Month: February,2018
IMPLICIT GENDER BIASES IN BUSINESS

IMPLICIT GENDER BIASES IN BUSINESS

February 10, 2018 By

In an article exploring implicit gender bias, the Harvard Business Review explored the reality of this in the business world:  The article explains:

“Last year, Harvard Business Review investigated a company where women comprise only 20% of senior roles. Their goal was to find out whether differences in gender behavior explained promotion disparities. The researchers perused communication exchanges and data coming from sociometric badges that recorded interactions between employees. They hypothesized that explicit preferences such as women having fewer mentors or less facetime with managers would account for discrepancies. But as they analyzed their data, they found men and women’s work patterns and performances were indistinguishable. And yet women weren’t advancing whereas men were. What gives?

It comes down to implicit biases, the researchers concluded, which are our unconscious tendencies to favor one thing over another. Often, these mental shortcuts are morally neutral, like linking “doctor” and “nurse” and “hospital.” But connect “doctor” to “he” and “nurse” to “she,” and these associations become loaded, and can, as others have observed, have oppressive consequences.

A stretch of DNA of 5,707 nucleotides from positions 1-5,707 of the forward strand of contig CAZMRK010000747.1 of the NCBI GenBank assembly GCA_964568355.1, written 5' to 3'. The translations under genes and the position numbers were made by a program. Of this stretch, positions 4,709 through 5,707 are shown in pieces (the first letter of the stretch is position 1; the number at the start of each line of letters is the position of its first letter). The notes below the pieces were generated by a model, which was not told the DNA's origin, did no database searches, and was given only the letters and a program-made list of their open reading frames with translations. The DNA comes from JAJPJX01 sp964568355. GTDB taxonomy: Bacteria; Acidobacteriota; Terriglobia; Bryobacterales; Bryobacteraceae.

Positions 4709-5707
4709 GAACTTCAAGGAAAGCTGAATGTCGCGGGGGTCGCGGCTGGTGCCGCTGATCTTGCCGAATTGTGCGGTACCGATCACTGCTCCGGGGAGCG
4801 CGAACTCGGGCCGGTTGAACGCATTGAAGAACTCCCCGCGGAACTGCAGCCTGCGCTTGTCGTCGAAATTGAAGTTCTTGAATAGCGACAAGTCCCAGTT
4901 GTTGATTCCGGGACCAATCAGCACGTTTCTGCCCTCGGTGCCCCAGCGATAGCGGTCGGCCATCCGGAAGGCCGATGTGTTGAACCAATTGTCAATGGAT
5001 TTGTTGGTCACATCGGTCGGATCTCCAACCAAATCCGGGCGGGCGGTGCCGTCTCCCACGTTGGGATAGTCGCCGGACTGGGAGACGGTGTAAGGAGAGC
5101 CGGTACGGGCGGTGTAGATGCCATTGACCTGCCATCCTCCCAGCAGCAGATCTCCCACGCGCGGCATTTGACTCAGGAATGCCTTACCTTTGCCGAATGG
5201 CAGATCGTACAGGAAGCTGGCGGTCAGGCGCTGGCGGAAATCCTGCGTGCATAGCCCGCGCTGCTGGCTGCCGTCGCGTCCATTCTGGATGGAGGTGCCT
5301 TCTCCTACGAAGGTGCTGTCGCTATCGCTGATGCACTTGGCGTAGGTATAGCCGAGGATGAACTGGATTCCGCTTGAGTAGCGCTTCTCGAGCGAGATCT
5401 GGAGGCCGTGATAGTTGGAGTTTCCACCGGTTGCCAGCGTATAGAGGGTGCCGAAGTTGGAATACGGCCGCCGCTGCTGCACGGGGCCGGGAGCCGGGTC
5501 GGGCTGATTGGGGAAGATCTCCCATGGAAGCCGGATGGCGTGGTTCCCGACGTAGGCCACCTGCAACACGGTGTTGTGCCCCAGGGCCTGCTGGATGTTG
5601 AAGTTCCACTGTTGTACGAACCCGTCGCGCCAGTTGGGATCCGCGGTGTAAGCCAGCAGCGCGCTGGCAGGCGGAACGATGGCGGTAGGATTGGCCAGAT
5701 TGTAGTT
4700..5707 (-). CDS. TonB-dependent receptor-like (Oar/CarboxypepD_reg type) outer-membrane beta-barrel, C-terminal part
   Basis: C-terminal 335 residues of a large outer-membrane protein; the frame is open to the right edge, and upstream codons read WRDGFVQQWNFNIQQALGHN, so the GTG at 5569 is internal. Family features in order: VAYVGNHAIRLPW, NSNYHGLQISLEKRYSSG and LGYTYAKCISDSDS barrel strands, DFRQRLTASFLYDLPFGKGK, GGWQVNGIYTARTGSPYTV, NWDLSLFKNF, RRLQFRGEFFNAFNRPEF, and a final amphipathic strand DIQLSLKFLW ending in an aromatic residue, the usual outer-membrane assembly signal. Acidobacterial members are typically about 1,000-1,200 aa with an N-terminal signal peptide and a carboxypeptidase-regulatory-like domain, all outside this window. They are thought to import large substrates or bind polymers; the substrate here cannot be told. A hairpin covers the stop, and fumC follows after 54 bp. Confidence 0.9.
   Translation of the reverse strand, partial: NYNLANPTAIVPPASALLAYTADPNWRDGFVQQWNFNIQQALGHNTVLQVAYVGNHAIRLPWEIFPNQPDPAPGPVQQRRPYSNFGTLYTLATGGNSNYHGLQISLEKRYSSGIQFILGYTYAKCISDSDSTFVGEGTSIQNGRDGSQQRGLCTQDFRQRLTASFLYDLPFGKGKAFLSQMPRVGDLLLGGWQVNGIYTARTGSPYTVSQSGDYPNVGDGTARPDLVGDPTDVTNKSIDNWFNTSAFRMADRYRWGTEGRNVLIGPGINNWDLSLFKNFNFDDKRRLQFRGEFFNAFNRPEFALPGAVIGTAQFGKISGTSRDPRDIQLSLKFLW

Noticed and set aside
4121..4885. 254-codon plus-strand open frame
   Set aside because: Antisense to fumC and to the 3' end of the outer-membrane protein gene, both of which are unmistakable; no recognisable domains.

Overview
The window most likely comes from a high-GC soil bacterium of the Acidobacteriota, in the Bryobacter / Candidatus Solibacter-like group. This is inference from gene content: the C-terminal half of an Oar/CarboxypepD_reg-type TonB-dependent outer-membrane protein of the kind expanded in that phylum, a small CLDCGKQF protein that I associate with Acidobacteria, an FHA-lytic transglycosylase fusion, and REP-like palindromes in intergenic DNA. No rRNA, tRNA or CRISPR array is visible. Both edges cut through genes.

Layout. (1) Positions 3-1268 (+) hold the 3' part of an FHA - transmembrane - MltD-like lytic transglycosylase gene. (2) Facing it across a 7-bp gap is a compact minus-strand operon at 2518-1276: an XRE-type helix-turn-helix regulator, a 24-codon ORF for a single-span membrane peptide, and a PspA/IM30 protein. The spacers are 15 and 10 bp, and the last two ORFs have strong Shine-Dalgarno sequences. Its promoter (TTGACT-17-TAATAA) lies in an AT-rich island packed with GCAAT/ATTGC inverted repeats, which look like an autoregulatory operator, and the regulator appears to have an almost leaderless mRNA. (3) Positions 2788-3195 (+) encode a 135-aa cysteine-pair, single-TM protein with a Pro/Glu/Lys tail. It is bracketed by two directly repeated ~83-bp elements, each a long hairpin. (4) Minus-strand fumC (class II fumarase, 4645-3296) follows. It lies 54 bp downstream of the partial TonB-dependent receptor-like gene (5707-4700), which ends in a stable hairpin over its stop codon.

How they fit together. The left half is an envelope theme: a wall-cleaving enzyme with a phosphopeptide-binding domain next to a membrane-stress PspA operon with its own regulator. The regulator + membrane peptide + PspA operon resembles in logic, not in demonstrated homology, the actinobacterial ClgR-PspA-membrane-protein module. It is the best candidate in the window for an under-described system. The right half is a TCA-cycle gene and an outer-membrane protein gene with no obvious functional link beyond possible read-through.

This reality helps explain why most organizations struggle to close gender gaps: It’s not enough for women to compete and show they’re capable. Implicit attitudes must change, too. But how? Here’s where to begin:

Know what gender bias looks like

A preeminent legal scholar identifies two prominent forms of workplace bias against women:

First,

SECOND GENERATION GENDER BIAS

SECOND GENERATION GENDER BIAS

February 2, 2018 By

When prejudice moves into the second generation, it becomes more subtle and in many ways more powerful.  Stephanie Dyrness Lobdell is a Nazarene pastor who writes a thoughtful and important article revealing this to us.

“In generations past, it was easy to identify explicit structures and policies that hindered women from obtaining and succeeding in pastoral roles, but in many cases, those overt barriers have been eliminated. Even so, the number of female pastors hasn’t shifted much. According to Hartford Institute for Religion Research, only 12 percent of congregations in the United States have female lead pastors, and, in evangelical churches, that number drops to 9 percent. If so many barriers have been eliminated, why haven’t the number of women and men in lead pastorates and denominational leadership positions equalized?

Researchers Herminia Ibarra, Robin J. Ely, and Deborah M. Kolb asked the same questions about women in the secular work place, and determined there was undoubtedly something in the water—something that went deeper than the overt barriers of years gone by. They named this experience Second-Generation Gender Bias, concluding that “second-generation bias erects powerful but subtle and often invisible barriers for women that arise from cultural assumptions and organizational structures, practices, and patterns of interaction that inadvertently benefit men while putting women at a disadvantage.”

Good Intentions Are Not Enough

Let’s be clear. We’re not calling out men for evil intent and taking names.